cottage cheese in a white bowl topped with egg, kale, avocado, kimchi and green onion.

Breakfast Ideas

Creating a breakfast that supports blood sugar doesn’t need to be complicated! Sometimes it’s just a matter of adding a good source of protein, fibre or fat. Here are some ideas for a healthy, blood-sugar balancing breakfast:

1. Eggs
I’m a huge fan of eggs for breakfast. Fried, scrambled, poached, hard boiled, baked – they’re all delicious and super nutritious! Eggs are full of protein, choline, vitamin D and B12. Pair them with some veggies (fibre) and avocado (fat) and you have yourself a delicious meal to start the day. Here are some of my favourite ways to enjoy them:

  • Frittata with pesto and greens
  • Sourdough toast topped with avocado, cottage cheese and poached eggs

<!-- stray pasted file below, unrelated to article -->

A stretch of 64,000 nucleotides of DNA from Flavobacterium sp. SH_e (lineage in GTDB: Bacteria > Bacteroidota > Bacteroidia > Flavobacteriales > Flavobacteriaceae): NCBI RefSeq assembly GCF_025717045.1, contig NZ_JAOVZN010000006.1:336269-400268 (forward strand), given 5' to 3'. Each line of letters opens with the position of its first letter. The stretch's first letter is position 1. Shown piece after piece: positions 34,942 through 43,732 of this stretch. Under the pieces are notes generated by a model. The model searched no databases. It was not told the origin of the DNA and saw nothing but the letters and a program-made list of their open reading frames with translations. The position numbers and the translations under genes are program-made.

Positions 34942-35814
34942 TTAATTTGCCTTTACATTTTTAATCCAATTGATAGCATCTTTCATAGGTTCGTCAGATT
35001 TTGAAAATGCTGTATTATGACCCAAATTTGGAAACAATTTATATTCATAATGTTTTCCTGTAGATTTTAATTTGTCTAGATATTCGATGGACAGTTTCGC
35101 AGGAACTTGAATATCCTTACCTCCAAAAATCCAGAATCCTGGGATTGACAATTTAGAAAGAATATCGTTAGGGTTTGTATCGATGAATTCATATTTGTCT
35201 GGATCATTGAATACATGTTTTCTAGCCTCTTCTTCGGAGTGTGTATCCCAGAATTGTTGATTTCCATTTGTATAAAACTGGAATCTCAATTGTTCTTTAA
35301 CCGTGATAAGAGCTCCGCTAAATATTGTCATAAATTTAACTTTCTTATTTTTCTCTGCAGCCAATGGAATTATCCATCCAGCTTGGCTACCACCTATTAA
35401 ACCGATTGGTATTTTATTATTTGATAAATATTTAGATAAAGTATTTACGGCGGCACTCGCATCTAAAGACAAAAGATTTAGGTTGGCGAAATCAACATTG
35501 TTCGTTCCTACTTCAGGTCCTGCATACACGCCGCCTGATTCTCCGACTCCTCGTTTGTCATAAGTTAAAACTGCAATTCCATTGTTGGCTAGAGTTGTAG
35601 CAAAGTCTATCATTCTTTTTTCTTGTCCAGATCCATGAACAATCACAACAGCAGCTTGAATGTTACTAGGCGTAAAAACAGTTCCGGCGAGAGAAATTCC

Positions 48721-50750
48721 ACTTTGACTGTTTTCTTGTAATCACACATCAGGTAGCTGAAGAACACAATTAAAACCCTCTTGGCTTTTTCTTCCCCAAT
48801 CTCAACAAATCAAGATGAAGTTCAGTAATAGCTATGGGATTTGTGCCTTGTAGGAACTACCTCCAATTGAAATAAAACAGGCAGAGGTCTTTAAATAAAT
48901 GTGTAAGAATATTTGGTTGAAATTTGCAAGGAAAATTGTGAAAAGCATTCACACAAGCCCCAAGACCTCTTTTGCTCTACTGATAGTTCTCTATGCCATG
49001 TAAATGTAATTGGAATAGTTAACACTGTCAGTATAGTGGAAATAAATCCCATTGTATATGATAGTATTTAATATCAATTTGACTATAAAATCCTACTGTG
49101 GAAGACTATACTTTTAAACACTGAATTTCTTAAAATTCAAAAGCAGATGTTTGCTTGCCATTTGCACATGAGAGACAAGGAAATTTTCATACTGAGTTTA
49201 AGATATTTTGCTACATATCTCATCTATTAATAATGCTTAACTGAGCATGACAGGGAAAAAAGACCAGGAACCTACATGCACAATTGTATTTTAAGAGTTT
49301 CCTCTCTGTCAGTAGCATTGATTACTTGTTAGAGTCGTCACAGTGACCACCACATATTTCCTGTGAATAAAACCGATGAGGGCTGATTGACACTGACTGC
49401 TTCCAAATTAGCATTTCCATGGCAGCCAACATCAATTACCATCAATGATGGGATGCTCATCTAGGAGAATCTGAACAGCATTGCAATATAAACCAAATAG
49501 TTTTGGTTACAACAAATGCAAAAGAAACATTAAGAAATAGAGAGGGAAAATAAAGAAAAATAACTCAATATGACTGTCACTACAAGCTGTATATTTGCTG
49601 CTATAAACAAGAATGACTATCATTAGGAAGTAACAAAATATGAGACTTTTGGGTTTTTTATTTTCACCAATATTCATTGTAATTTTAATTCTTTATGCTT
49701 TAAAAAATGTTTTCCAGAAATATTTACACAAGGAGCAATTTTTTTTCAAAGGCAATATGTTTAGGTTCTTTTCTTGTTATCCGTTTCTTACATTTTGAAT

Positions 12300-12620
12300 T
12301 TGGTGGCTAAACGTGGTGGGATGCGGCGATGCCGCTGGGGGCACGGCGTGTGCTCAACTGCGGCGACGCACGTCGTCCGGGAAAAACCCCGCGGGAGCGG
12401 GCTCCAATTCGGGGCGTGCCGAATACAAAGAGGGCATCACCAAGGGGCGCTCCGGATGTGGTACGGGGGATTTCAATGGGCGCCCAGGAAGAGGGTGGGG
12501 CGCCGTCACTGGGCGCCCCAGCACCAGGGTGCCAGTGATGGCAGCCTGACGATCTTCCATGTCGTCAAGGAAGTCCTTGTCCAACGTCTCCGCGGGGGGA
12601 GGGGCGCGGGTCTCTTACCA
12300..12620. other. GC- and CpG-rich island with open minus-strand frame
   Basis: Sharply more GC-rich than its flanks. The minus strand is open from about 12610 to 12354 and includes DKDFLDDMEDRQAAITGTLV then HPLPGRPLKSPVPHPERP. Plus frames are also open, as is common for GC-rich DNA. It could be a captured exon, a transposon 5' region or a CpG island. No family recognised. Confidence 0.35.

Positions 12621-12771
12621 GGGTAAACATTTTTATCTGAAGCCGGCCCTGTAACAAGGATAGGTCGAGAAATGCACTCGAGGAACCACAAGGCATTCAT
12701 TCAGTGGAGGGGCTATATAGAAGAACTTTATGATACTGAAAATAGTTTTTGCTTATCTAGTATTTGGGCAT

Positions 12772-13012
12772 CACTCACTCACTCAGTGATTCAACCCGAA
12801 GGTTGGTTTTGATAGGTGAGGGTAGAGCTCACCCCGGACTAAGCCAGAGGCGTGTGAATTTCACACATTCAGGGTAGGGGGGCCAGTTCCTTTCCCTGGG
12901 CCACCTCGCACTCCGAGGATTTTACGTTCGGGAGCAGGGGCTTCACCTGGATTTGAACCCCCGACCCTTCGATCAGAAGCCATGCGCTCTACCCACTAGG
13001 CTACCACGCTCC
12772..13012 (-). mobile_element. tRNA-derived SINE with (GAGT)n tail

• Hard boiled eggs with smoked salmon, spinach and sweet potato 
  • Breakfast tacos with soft scrambled eggs, chicken sausage or black beans, spinach, avocado and salsa
  • Veggie, sausage and egg hash with avocado

2. Chia seed pudding
Chia seed pudding is the perfect make-ahead option for those busy mornings. Chia seeds are a good source of fibre and omega 3 fats. The flavour combinations are endless – chocolate, vanilla, pumpkin spice, strawberry. Adding some protein powder is a good way to boost the protein content as well. Not a fan of the texture of chia seed pudding? Try blending the mixture before allowing it to sit overnight. In the morning top it with your favourite nut butter, blueberries or some yogurt.

3. Yogurt breakfast bowls